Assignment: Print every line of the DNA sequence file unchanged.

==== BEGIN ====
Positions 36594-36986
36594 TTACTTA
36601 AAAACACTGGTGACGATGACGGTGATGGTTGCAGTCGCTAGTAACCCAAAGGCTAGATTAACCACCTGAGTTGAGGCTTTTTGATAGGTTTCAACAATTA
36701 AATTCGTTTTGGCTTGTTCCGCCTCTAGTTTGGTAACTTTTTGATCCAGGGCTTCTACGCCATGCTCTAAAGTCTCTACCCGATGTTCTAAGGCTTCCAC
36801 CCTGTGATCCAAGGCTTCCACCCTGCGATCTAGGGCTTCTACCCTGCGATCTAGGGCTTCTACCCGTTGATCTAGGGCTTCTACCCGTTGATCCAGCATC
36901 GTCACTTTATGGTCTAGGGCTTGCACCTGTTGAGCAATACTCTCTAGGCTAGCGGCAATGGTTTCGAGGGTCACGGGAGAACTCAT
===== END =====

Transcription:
Positions 36594-36986
36594 TTACTTA
36601 AAAACACTGGTGACGATGACGGTGATGGTTGCAGTCGCTAGTAACCCAAAGGCTAGATTAACCACCTGAGTTGAGGCTTTTTGATAGGTTTCAACAATTA
36701 AATTCGTTTTGGCTTGTTCCGCCTCTAGTTTGGTAACTTTTTGATCCAGGGCTTCTACGCCATGCTCTAAAGTCTCTACCCGATGTTCTAAGGCTTCCAC
36801 CCTGTGATCCAAGGCTTCCACCCTGCGATCTAGGGCTTCTACCCTGCGATCTAGGGCTTCTACCCGTTGATCTAGGGCTTCTACCCGTTGATCCAGCATC
36901 GTCACTTTATGGTCTAGGGCTTGCACCTGTTGAGCAATACTCTCTAGGCTAGCGGCAATGGTTTCGAGGGTCACGGGAGAACTCAT